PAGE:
This article was originally printed in the latest issue of Numismatic News.
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Lyndon B. Johnson entered the presidency Nov. 22, 1963, just as the budget for the following fiscal year was being framed. At some point, either in the Oval Office or “across the street in the Treasury Building, a decision was made to include an item in both the supplemental appropriation budget for 1964 and that for the following fiscal year.
Whether or not it was Johnson who ordered the inclusion cannot be ascertained. In any event, it is clear that he did not object to it. Simply put, placed in both budgets were funds to produce 150 million silver dollars, 50 million from the 1964 supplementary appropriation, the balance from the regular 1965 submission covering the fiscal year ending June 30, 1966.
The House of Representatives refused to grant any of the funding requested, but the Senate revised the appropriations bill to include $600,000 needed to produce 45 million silver dollars.
Senate Report 1095 states that the Finance Committee “specifically approves the use of $600,000 as requested for the manufacture of 45 million silver dollars.” The Treasury agreed to the modification. It is purely conjectural as to what happened in the conference committee between the two houses, but it is likely that Johnson, the former majority leader of the Senate, prevailed upon his old colleagues to press for the provision.
It is equally plausible, however, to conclude that Mint Director Eva B. Adams, well known on the Hill as former key aide to Sen. Pat McCarran, D-Nev., may have similarly requested passage of this point, or, it could have been Senate Majority Leader Mike Mansfield, D-Mont.
Regardless, when the conference reported out its version, the appropriation for production of 45 million dollars was included and, on Aug. 3, 1964, Johnson signed it into law.
Manufacture of the coins had to take place during the fiscal year, which ended June 30, 1965. After that point, new authorization and appropriation would be required and, potentially, the same conflict between the House and Senate could result and go the other way.
Initially, Assistant Secretary of the Treasury Robert A. Wallace recalled in testimony before the House Appropriations Committee, “It was in keeping with the national tradition of recognizing regional interests that the Treasury made the request for authority to mint these silver dollars ... There is a desire backed by long tradition for a circulating silver dollar in Western States.”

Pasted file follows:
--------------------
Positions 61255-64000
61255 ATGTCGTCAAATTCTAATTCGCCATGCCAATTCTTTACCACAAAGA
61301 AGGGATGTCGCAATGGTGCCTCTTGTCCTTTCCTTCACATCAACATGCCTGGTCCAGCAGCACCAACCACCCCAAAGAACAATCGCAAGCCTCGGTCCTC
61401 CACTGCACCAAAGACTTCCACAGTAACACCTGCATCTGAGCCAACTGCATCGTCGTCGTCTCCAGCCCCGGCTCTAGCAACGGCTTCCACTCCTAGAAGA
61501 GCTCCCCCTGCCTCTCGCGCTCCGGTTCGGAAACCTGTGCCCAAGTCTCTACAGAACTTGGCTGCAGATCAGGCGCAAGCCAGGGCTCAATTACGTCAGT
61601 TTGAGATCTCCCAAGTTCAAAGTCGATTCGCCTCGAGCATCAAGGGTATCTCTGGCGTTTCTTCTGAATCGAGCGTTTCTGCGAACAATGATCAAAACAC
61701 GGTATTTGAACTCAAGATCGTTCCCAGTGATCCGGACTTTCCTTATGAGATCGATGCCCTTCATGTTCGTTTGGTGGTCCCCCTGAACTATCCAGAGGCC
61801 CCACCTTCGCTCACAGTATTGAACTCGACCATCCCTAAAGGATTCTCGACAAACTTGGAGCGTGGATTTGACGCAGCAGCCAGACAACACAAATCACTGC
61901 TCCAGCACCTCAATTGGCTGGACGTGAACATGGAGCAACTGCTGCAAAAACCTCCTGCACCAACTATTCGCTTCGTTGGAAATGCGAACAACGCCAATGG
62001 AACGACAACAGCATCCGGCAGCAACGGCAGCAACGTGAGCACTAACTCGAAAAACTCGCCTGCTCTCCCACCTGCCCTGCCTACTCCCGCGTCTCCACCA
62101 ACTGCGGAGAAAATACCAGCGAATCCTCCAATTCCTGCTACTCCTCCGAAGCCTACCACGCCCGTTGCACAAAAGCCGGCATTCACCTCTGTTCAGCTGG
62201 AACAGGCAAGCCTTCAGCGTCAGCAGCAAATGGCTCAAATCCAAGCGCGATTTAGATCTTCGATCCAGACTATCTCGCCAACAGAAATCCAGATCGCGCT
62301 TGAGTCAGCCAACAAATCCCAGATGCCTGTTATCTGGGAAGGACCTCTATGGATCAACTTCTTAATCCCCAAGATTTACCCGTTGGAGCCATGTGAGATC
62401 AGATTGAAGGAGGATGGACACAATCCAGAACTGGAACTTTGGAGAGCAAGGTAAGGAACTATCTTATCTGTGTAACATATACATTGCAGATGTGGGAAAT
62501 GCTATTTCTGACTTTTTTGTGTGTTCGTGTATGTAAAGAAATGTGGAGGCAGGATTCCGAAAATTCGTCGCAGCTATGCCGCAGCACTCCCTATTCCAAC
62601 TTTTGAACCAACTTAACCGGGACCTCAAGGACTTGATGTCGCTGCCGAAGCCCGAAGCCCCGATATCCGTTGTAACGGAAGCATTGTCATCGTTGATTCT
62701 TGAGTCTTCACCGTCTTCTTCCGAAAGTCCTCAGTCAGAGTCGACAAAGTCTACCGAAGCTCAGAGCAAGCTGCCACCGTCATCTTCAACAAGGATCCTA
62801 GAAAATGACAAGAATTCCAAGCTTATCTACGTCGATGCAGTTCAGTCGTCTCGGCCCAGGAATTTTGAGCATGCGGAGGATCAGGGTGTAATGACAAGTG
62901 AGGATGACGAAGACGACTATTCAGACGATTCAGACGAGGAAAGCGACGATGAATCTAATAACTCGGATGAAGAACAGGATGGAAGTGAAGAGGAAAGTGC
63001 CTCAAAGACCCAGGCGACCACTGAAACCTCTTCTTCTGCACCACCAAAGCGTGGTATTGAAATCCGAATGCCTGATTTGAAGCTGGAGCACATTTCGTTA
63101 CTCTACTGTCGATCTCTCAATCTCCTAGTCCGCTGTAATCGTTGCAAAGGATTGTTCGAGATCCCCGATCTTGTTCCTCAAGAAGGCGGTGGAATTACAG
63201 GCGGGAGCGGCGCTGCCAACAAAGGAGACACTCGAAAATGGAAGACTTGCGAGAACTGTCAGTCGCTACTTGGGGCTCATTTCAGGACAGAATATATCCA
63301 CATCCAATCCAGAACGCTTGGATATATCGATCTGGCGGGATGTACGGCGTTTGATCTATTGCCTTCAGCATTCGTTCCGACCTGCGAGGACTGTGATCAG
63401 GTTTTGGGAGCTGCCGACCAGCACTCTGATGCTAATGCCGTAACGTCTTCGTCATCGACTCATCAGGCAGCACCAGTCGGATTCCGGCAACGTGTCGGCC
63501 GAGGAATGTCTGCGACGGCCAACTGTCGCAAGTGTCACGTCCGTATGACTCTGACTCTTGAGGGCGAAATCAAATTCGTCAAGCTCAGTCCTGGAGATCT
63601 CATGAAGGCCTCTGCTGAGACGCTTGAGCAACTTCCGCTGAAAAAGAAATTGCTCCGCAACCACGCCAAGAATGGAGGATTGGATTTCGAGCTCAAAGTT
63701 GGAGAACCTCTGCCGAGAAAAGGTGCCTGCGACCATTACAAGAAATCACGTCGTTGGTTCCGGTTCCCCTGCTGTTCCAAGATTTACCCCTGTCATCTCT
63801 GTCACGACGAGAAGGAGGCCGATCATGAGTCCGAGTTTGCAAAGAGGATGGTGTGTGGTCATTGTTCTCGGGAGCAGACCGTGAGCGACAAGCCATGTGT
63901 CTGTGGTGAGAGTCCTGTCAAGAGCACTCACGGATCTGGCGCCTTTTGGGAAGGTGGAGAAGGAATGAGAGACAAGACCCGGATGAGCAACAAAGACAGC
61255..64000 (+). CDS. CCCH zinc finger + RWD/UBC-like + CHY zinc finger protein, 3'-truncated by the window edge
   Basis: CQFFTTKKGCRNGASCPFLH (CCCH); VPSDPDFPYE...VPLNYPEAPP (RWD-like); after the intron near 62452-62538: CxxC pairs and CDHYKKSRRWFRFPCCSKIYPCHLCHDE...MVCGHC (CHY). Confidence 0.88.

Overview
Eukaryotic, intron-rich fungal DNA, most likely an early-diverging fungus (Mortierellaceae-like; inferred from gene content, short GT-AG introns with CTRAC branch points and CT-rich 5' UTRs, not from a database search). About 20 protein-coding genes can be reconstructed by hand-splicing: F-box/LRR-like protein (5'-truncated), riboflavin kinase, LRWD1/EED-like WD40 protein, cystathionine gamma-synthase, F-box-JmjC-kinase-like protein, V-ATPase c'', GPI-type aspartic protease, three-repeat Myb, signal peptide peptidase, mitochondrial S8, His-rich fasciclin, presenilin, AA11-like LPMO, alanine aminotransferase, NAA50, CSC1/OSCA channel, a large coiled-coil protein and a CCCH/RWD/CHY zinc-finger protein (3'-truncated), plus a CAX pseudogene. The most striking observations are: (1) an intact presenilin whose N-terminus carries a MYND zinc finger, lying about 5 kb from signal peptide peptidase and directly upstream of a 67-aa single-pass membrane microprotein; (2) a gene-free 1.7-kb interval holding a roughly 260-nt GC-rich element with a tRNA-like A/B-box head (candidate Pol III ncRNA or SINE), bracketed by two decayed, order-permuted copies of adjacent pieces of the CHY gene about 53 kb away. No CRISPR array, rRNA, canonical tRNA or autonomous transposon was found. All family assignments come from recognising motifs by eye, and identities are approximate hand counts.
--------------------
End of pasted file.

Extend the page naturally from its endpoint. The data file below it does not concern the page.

And yet, the nation in 1964 was in the midst of a coin shortage of massive proportions. Silver coinage, in general, was about to be overhauled. Plans, in short, were already being made for the cupronickel clad pieces now in circulation. Silver dollar production could be accomplished, but at what price?
Estimates were that production of 45 million silver dollars could be accomplished at the cost of 500 million other coins. The reason was manifold: The coin had not been struck for more than 30 years, technology was different, production techniques had changed dramatically.
Nonetheless, Wallace declared on May 24, 1965, nine days after more than 300,000 pieces had been produced for circulation by the Denver Mint that there was nothing wrong with producing silver dollars in small quantities.
The figure he named was between four and five million in fiscal 1965, which ended just 36 days later on June 30.
“Up until about April of this year,” Wallace said in his testimony before the Appropriations Subcommittee on the Treasury Department, “it appeared that the diversion of silver and production facilities to the minting of silver dollars would not be in the best interests of the country, due to a shortage of the smaller coins that are ‘indispensable to our daily lives ...’
“To produce the entire 45 million silver dollars would displace the production of 500 million other coins, which we cannot afford at this time ... Crash production efforts by the Mint in recent months have made substantial progress toward elimination of the coin shortage, but the supply of silver coins is still somewhat tight.”
Nonetheless, Wallace told the subcommittee that it would not be a great burden to cater to the regional interests and produce four to five million silver dollars. “We believe the general coin situation would permit us to divert a portion of our production facilities to a small run of silver dollars.”
Simultaneous with Wallace’s appearance before the subcommittee, the Treasury Department issued a release that provided in part that “the Mint will not make any ... dollars at this time.” In fact, production had already begun.
In mid February 1965, Treasury Secretary C. Douglas Dillon appeared before the same Appropriations Subcommittee. Then, he could say quite correctly, “We have not commenced minting any of these silver dollars because we are still short in the other coins.”
Rep. Silvio Conte, R-Mass., engaged in a colloquy with Dillon on this point, noting in part that “it does not make sense to mint silver dollars when we have this tremendous shortage of silver, compounded by the shortage of coins.”
Dillon’s response: “That is the reason we have not done it so far.” All the stoppers were pulled out on May 15, 1964, when Johnson, probably at the instigation of Mansfield, the majority leader of the Senate and an old-time friend who strongly backed the idea, issued a statement indicating he had ordered production of silver dollars to begin before the appropriation expired on June 30.
When the President of the United States issues an order provided it is within his authority to do so, the order is usually obeyed. In this pre-Watergate era, when the President was ostensively carrying out the will of Congress by ordering the expenditure of an authorized appropriation, production began.
Trial strikes were made at the Philadelphia Mint immediately following the Presidential directive. The die work had evidently been prepared months before, probably after the appropriation had been authorized.
A total of 30 pieces were produced in this first trial striking and 28 were immediately melted by count. The remaining two pieces were shipped to Washington, D.C., for optical, spectrographic and physical analysis by the Mint Laboratories. There they would remain for six years, locked in the vaults of the office of technology, even as statements were made denying they existed.